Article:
UNBROKEN by Lauren Hillenbrand, is the inspirational story of a courageous and resilient man, Louis Silvie Zamperini who, after flying a series of dangerous missions during World War II, spent over forty days stranded in the Pacific Ocean on a life raft with two of his buddies. They were scorched by the sun, buffeted by storms, and subsisted on a minuscule amount of food and water. Subsequently, Zamperini was captured and interned in a series of brutal Japanese POW camps where he was treated mercilessly by his sadistic captors. Miraculously, he emerged, battered and emaciated, but still alive. Little did he know that some of his biggest battles still lay ahead.
I was first introduced to Michel de Montaigne (1533 – 1592) about thirty years ago. I was in graduate school. I donâ€™t remember the class, nor the other required readings. But I remember Montaigne. I eventually dropped out of graduate school, but Montaigne stayed with me. It was, perhaps, and I honestly mean this, the most important contribution to my intellectual development from that period. If not the most important, certainly the most long-standing. In fact, when this book came to my attention, HOW TO LIVE, and I received the readerâ€™s advance copy, I happened to be reading Montaigne yet again, as I have done off and on since we were introduced.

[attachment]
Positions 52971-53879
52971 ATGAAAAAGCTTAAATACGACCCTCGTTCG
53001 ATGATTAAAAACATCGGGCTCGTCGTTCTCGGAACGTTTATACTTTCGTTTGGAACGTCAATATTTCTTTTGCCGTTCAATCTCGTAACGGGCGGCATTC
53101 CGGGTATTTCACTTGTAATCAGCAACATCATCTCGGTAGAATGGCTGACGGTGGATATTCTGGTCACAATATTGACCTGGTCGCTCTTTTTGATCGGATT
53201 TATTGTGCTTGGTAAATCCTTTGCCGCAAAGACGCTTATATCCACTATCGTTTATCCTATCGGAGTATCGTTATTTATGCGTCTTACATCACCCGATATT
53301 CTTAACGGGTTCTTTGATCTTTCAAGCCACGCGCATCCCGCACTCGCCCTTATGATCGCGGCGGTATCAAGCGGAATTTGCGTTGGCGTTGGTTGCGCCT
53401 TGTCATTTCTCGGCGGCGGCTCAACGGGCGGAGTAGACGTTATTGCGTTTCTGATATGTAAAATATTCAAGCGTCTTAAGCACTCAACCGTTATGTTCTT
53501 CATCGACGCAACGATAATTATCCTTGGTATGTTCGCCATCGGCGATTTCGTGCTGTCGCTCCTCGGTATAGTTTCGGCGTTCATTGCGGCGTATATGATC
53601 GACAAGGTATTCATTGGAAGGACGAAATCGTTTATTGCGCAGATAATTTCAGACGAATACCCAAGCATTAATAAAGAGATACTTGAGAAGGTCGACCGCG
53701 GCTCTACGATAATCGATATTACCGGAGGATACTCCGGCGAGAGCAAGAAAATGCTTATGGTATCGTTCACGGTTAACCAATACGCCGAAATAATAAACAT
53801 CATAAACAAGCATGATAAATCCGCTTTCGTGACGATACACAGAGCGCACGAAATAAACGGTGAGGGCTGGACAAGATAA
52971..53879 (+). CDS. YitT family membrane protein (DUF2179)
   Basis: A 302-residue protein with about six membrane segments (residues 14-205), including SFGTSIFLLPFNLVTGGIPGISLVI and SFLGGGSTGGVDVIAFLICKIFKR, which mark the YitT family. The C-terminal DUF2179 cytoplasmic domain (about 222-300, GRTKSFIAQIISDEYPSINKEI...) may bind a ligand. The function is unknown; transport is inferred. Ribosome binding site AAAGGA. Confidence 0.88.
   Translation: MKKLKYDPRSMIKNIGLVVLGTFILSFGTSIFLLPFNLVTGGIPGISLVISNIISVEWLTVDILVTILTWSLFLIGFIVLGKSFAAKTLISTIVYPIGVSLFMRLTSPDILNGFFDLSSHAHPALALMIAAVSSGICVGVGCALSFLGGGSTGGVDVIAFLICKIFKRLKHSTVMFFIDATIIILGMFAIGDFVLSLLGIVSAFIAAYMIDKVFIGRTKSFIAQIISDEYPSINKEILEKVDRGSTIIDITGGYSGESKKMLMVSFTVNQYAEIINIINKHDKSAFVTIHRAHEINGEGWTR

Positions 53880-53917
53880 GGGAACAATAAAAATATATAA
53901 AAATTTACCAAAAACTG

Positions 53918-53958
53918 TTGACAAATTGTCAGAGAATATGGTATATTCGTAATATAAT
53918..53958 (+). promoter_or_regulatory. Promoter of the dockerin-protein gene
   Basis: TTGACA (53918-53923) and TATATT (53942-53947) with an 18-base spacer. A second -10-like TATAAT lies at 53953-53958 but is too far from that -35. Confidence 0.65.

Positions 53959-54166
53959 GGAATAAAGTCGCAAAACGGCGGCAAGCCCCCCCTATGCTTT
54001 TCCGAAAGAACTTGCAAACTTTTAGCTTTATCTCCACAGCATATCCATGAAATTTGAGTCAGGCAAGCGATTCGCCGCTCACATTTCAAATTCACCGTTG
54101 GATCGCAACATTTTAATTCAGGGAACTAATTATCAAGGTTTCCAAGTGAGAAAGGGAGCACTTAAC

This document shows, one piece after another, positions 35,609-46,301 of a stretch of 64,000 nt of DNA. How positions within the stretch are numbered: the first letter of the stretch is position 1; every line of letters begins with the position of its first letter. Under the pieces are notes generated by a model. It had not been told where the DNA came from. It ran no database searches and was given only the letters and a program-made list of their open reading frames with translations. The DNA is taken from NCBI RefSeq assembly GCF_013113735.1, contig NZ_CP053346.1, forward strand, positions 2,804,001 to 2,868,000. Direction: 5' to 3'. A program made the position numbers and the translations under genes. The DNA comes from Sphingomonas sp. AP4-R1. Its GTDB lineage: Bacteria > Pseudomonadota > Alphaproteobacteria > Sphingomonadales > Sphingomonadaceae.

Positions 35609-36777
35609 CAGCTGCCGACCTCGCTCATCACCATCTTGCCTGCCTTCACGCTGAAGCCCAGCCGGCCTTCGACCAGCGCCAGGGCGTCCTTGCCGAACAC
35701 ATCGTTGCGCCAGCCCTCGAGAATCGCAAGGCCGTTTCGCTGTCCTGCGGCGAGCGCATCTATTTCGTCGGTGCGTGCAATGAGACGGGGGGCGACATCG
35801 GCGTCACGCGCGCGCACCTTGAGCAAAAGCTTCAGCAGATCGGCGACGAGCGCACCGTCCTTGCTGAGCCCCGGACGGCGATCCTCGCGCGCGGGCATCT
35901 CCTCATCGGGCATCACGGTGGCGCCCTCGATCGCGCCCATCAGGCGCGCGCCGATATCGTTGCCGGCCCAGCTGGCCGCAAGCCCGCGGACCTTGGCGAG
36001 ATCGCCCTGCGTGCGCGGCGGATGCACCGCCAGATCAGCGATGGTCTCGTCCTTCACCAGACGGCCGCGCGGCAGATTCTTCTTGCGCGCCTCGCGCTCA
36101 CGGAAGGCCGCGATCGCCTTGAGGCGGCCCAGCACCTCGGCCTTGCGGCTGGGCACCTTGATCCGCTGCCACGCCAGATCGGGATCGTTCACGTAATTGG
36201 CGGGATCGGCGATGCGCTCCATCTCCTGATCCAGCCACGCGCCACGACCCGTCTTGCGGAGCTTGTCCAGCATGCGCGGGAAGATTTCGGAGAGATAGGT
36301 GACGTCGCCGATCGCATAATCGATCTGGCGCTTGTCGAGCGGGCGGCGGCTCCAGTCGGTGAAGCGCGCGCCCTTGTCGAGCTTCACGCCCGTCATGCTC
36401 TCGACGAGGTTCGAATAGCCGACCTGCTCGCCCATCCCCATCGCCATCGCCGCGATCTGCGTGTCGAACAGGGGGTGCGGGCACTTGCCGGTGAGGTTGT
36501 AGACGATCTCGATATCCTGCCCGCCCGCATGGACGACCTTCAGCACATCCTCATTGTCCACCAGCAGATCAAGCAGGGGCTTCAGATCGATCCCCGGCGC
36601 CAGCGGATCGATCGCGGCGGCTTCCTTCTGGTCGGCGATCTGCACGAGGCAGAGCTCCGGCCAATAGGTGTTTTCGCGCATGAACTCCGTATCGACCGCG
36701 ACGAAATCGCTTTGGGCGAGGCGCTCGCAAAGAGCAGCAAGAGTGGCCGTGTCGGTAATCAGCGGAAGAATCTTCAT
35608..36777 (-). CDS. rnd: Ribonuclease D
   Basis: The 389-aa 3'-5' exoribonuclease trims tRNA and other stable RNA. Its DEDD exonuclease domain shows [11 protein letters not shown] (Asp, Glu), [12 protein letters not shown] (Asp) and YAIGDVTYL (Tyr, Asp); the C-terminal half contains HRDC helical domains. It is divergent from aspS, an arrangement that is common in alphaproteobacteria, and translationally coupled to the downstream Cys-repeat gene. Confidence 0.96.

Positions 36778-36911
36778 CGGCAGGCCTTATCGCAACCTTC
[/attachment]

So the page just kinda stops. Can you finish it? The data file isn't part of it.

WHERE MEN WIN GLORY, by Jon Krakauer, is a book about several things â€“ Pat Tillman, the NFL, the Wars in Iraq and Afghanistan, the U.S. army and its role in Pat Tilmanâ€™s death, friendly fire during wars, and the history of our involvement in the Middle East. Each of these topics is covered in a wonderfully page-turning manner, with the reader not wanting to put the book down. At the same time, Krakauer provides a huge amount of information that may be new, surprising or downright horrific.